Fast loading, supports most media formats, built-in wi-fi, very good upscaling of DVDs
Lack of some streaming services such as Netflix & Ultraviolet
Please note that this is a review of Region C player.
Having used this player for over a month now, I would like to share some of my own thoughts on the capability of the player.
Form factor: The first thing that one will notice with this player is how compact and light it is. Because of this it is so much easy to fit/install anywhere.
Disk Loading time: The BDP is fantastic when it comes to disk loading. I felt it is only marginally slower than a DVDP. My other Sony (BDP-S360) takes ages to load in comparison. Of course, the Sony is a much older model. But a search on the Internet shows that this Panasonic BDP is one of the fastest when it comes to the time elapsed between popping in the disk, closing the tray and main menu/advert appearing. My test with MI:4 took the player less than 15 seconds to display the menu.
User interface: Panasonic BDPs have a weird user interface. There are icons with small text. One needs to navigate with the cursor keys on remote to highlight. The highlighting of the menu icon is done by a faint sky blue colour that is very hard to distinguish. I had a tough time initially. Only now, I am a little used to it. But overall, the UI is crappy to say the least.
Picture Quality: The PQ of the player is very good. When playing BDs, it really excels. Last weekend while playing Kung Fu Panda 2, I was very pleased to see that colors are very nicely reproduced. I cannot honestly say whether it is the TV (ST50) or BDP that is being so faithful to colors but whoever "the culprit", BDs playback is superb. I watched other BDs also such as MI:4, In the Line of the Fire, Pan's Labyrinth, etc. The last one is one of my favourites to test the black levels. The blacks were smooth and deep. The Burj Dubai scenes in MI:4 were superb in rendering the sky, brown sand, etc.
3D performance: I tested this with Hugo 3D. Needless to say that the 3D effects were good. But I expect that it is the movie talking. I expect that the player is being very faithful to the 3D content. I have no basis of comparison here.
Upscaling: Now this is where I am most impressed. The only frame of reference I have is the Sony BDP-S360. Compared to the Sony, the Panasonic's upscaling is better - definitely better. I connected both players to the TV and I could feel that Panasonic upscaled a notch of a degree higher. I used The Lord of the Rings: The Fellowship of the Ring - Extended Edition. My favorite part of the movie is the opening of the movie in the Shire (just after the introduction) where Bilbo Baggins is writing "Concerning Hobbits". The middle earth and the whole Shire makes me want to retire and move there.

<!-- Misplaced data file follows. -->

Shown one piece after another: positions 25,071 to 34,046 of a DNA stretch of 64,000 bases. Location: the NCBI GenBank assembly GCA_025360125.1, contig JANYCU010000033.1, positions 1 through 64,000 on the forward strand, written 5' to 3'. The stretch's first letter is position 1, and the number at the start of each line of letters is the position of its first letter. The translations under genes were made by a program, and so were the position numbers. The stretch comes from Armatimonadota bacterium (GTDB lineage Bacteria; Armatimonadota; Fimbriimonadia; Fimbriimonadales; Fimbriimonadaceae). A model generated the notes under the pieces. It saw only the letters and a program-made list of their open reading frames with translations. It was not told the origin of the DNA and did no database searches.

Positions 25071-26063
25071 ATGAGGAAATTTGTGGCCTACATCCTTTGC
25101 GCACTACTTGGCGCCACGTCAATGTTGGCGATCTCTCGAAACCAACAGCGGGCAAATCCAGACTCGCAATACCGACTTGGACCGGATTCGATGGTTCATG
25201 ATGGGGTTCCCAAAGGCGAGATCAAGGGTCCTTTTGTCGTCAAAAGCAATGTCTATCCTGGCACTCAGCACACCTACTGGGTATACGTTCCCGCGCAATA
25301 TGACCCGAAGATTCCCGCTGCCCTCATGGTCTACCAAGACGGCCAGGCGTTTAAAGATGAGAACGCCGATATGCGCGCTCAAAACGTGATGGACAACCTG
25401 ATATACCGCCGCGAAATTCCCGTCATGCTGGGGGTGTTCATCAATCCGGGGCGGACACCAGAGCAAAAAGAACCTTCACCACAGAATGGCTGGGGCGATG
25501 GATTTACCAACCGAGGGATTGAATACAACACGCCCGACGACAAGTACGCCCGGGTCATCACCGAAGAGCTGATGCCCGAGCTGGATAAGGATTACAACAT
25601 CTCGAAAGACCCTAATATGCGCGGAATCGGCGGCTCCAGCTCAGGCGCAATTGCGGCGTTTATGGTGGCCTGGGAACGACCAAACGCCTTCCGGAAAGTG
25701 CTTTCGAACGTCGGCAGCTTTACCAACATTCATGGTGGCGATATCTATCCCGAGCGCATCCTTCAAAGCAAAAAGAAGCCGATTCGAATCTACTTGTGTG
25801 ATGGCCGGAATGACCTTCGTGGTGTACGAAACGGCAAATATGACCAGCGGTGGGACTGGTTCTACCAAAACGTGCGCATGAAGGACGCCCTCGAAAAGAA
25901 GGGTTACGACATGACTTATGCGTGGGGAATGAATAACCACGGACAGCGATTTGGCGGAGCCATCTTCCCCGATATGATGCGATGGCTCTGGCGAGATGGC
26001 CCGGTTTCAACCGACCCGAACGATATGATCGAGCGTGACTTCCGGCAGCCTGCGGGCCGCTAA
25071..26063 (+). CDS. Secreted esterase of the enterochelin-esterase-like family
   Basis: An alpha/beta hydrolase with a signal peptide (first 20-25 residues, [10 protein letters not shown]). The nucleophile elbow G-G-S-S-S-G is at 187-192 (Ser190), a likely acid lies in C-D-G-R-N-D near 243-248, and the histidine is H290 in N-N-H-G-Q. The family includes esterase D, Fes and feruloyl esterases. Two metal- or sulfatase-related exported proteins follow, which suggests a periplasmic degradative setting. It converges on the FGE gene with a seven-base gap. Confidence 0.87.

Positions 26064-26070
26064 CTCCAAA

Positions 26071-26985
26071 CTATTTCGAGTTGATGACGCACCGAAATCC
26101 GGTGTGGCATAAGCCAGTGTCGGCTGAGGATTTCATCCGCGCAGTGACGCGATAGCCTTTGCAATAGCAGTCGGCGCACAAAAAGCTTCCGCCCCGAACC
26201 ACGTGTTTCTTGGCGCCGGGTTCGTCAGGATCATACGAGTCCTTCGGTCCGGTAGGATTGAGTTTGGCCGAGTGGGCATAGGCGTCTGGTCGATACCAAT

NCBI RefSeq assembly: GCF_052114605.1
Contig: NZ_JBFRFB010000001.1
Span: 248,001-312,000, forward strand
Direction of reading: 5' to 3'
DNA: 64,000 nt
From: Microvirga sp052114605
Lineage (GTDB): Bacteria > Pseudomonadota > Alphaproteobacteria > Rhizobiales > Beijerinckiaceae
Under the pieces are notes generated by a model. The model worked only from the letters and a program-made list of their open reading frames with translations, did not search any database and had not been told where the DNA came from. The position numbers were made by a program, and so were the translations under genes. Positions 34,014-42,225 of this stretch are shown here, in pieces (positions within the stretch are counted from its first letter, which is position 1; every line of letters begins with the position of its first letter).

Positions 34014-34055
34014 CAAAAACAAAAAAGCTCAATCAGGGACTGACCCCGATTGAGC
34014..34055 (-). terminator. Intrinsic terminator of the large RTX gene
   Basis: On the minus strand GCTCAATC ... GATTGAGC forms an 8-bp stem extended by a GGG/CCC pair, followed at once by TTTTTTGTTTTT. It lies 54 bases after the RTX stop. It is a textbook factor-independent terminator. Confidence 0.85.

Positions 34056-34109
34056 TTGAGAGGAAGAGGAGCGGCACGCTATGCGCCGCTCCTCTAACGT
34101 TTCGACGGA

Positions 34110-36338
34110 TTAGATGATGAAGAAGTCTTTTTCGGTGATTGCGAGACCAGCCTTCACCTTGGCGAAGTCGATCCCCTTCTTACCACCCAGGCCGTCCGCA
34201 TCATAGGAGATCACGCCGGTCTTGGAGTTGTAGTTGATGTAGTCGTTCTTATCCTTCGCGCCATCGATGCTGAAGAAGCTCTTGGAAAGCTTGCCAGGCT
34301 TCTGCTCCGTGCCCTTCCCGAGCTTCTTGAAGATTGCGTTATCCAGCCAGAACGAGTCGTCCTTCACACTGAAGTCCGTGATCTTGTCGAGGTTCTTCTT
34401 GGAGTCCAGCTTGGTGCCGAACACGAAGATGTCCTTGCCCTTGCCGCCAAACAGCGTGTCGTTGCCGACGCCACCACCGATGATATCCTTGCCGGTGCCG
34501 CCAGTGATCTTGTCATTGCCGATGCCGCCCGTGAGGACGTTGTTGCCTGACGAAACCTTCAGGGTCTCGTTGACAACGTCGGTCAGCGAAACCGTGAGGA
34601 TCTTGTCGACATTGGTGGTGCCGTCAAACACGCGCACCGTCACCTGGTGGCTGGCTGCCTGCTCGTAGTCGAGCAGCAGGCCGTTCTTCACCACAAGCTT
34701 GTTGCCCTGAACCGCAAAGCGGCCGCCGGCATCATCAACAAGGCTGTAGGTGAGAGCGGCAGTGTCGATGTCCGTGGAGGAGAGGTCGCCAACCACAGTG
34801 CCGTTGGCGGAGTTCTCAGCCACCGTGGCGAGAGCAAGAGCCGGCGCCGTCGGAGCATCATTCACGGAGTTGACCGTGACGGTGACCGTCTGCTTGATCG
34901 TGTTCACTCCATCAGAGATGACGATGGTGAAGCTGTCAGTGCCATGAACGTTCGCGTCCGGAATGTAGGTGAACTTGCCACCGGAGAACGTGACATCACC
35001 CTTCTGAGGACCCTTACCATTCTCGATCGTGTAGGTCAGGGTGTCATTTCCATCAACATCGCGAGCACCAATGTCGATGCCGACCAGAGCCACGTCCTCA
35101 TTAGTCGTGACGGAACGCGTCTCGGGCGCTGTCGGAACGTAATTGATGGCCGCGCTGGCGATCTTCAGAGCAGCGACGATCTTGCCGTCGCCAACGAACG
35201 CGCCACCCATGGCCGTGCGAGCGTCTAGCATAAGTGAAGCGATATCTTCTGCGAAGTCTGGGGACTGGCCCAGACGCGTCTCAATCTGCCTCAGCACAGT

Playback compatibility: The specs say a lot of things. The only stuff I tested were donwloaded DVix movies (via USB and burnt to DVD) and 3D-SBS movies. Compared to the DVD upscaling, the DVix (700mb AVIs) upscaling was not that great. The HDD mkv format was supported. So are there any limitations? Well, the player player will not play DVD-Audio and SACD and vinyl records are also out of bounds.
Picture/Sound Settings: The Panasonic BDP has some slew of settings to tinker with color, gamma, picture noise, chroma processing, etc. This is most welcome for videophiles. I am not one and hence did not play around with the settings much.
Remote: The remote is simple, functional and adequate. One of the biggest complaints that I had with the Sony BDP remote was the lack of tray open/close button. Thankfully this is not missing on the Panasonic remote. Remote can also control some basic functions of the TV (being same brand).
Ports: The player has one HDMI-Out and one Composite AV-Out. There is no component out. There is an optical out but coaxial out is missing. This is a bummer and Sony wins here. Most of their players have all types of ports. There are two USB ports - one in front for media playback and one at the back is for Skype compatible camera, etc. There is also a port for SD card.
Networking: There is an ethernet LAN port for wired connectivity and the player has a built-in wi-fi. This is a big plus. It can connect to Viera Connect and smart Apps. I haven't found much use of networking apart from firware updates and BD-Live. My internet speed is very slow and I rarely ever tried BD-Live (just takes ages).
Region-free: This player can be easily made region free with a special firmware update. The firmware update also unlocks many advanced features for picture and sound settings that enhance effects further. I prefer making the player via firmware update any day to the hardware mods. However, this may void the warranty.
Price: The player sells for around US$ 100. I feel that this price is a bit high than the competition.
Final Word: A bit expensive player. However, this is well compensated by the excellent Vision and Sound performance. The upscaling is very good. If I may be so bold, I would say that the upscaling is probably the best in the class. I have not talked about general features such as bitstreaming. I have not tested this for pure Sound either and its DAC. Overall, highly recommended.